Jesus said to Peter, “Put your sword into its scabbard. Shall I not drink the cup that the Father gave me?”

John 18:11

St. Peter did not consult Jesus before striking. He did it in what he thought was zeal for the Lord. He did it out of his flesh in thinking he was standing up for something. Never in any teaching does Jesus asks us to assemble and fight against things that stir up agitation, rage against other human beings. Never.  He asks us to live in a manner worthy of the gospel.

Steadfastness in Faith.

27Only, conduct yourselves in a way worthy of the gospel of Christ, so that, whether I come and see you or am absent, I may hear news of you, that you are standing firm in one spirit, with one mind struggling together for the faith of the gospel, not intimidated in any way by your opponents. This is proof to them of destruction, but of your salvation. And this is God’s doing.

Philippians 1

These ‘Catholic speakers/podcast/Youtubers/Influencers’ who like to preach with false authority, arrogance, are the ones to watch out and pray others stop taking the bait. Recognize what Church organizers, leaders, evangelizers are to possess. If it carries disrespect, strikes fear towards your fellow brothers/sisters, pretty sure, that’s not the one to follow. Listen less to their gospel and literally pick up the Gospel.  That will stamp out the noise.

1. “Let love be genuine; hate what is evil, hold fast to what is good; love one another with brotherly affection; outdo one another in showing honor. Never flag in zeal, be aglow with the Spirit, serve the Lord. Rejoice in your hope, be patient in tribulation, be constant in prayer. Contribute to the needs of the saints, practice hospitality.”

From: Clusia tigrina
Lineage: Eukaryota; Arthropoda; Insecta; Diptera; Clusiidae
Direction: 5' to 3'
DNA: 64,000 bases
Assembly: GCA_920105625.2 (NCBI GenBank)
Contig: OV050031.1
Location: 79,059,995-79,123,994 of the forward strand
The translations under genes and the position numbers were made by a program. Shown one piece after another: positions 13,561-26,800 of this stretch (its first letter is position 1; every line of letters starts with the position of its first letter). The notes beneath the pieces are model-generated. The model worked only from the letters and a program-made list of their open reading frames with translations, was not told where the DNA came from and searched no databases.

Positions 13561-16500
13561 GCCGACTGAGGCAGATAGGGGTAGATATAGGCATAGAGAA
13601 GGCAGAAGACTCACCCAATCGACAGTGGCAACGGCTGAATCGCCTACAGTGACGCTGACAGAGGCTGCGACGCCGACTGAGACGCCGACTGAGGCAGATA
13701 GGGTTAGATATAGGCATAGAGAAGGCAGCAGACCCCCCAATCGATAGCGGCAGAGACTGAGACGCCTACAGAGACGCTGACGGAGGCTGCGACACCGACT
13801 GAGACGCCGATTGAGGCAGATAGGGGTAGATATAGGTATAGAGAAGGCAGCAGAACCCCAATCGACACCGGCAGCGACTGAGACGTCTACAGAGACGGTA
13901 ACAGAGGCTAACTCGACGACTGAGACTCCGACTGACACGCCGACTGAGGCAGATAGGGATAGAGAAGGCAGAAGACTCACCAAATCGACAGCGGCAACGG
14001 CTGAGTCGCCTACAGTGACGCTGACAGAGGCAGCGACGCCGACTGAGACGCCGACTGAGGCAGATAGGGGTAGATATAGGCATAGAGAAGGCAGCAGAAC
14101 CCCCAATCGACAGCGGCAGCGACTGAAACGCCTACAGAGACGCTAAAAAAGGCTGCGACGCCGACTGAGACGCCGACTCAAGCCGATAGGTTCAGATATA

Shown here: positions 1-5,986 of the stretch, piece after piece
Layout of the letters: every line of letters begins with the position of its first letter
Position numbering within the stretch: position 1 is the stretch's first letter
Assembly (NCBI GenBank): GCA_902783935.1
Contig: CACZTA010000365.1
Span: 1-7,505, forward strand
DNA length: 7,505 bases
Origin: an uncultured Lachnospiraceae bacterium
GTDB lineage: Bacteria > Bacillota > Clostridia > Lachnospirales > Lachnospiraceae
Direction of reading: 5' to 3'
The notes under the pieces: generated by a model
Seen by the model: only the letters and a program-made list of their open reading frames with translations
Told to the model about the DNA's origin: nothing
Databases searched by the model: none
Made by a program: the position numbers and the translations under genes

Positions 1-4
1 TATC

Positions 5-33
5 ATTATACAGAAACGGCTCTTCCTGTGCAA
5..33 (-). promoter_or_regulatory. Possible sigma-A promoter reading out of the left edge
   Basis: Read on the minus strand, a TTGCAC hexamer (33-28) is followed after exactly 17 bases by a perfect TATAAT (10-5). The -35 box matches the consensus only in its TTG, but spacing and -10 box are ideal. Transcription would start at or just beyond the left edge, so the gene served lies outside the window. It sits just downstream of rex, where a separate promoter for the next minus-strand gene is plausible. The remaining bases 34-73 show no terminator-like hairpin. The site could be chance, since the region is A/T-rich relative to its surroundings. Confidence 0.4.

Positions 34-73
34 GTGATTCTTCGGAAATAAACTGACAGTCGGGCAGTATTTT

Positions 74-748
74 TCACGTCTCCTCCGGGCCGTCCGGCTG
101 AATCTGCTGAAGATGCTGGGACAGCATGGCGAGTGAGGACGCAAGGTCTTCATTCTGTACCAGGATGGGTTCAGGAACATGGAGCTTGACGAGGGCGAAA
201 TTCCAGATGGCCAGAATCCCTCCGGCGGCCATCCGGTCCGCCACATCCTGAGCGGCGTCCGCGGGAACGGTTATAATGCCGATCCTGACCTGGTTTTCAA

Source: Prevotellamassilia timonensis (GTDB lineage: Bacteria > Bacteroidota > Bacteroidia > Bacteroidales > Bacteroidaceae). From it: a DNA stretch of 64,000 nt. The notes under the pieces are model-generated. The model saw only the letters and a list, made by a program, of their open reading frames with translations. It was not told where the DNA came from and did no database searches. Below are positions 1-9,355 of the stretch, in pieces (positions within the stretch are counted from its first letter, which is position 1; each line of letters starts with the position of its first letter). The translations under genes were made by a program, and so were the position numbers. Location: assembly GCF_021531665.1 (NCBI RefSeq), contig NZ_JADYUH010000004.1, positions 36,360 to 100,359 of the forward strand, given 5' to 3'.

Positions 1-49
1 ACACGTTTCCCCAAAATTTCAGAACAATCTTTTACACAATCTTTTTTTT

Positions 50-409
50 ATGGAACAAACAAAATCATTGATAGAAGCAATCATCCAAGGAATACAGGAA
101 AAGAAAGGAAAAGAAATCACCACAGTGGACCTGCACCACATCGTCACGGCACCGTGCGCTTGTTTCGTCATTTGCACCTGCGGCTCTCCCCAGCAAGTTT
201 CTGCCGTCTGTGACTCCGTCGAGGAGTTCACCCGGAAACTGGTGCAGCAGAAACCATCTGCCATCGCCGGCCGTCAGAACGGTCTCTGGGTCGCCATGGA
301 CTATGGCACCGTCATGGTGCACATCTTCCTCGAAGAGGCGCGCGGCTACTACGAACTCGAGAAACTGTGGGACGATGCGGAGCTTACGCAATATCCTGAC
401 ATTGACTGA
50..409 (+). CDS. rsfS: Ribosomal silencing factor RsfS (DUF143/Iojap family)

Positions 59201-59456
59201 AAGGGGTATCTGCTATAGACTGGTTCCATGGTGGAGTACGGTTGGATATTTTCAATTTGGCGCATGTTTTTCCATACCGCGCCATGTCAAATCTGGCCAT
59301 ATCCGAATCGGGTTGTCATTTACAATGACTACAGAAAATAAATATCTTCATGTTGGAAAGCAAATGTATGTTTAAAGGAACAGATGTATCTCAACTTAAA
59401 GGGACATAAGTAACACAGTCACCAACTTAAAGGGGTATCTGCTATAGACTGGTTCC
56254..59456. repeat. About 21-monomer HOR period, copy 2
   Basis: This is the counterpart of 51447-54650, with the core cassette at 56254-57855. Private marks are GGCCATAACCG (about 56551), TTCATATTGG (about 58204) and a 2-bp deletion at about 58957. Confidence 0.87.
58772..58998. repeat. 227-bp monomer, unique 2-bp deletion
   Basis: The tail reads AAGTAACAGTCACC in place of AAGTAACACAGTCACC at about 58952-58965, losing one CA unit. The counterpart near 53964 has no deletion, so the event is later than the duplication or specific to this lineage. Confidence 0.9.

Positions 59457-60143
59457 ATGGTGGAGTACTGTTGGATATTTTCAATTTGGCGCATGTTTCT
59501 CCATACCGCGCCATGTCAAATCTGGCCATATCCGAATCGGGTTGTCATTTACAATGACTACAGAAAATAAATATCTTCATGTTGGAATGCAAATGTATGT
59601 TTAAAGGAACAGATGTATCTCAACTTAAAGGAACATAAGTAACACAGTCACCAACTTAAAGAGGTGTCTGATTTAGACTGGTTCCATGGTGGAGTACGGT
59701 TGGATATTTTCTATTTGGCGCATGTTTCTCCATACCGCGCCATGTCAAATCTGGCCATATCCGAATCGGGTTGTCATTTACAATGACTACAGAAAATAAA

Romans 12:9-13

St. Paul, the Apostle, pray for us!+++ Help us to know who we are fighting!

False Witness

In order to write this post, I have to reveal an area of sacrifice I’m working on this Lent.  A part of self control, for me, is the sin of gossip.

Throughout my life, I have wrestled with this sin. Before I began practicing my faith, I never knew gossiping was a bad thing.  It was all around me.  Family and friends always used gossip in conversations. It was and still is a way to either vent or share things because we feel we can in either making fun of someone or puffing up our chests to make ourselves look better.

Over time, for me, I realized my confessions continued to cough up this sin and yet, no real self reflection struck me on why this was repeated.

At this stage in my life, I do find myself gossiping, but it’s like I told myself in a certain way…well, I’ll only go this far in sharing, or I won’t say too much as to not fall into the trap. But regardless, I would find myself reflecting on discussions I’ve had with others after that fact and see that no matter how  I wanted to classify it, it was still gossip.

There is a fine line I want to say when it comes to being concerned  over an individual when sharing things for the sake of helping them without their knowledge.  Speaking about their decision making or ways that could hurt them spiritually, those incidents may cause for others to discuss and plan out what could be done to get them back on track.  But to just have a  field day about someone’s lifestyle or continued same actions that cause pain to others, does nothing to keep talking about how awful this person is to everyone.

Coming back to my sin of gossip during this Lent.  I’ve come to take on an action that I first saw as my own penance. And that is to correct myself with those who I gossiped with as a way to reconcile my behavior and sin. Explaining to the individual, that I did wrong and that I shouldn’t have said what I said.   Doesn’t matter if it was one word blurted out or ten.  Doesn’t matter if I didn’t mean harm in sharing, because it is harmful no matter what.  It places me in accountability.  Makes me humble myself that I sinned and want to correct myself because Jesus placed it in my heart and eyes to see what I have done.   Oh how much Our Lord wrestles my heart to show me my sin. I’m thankful.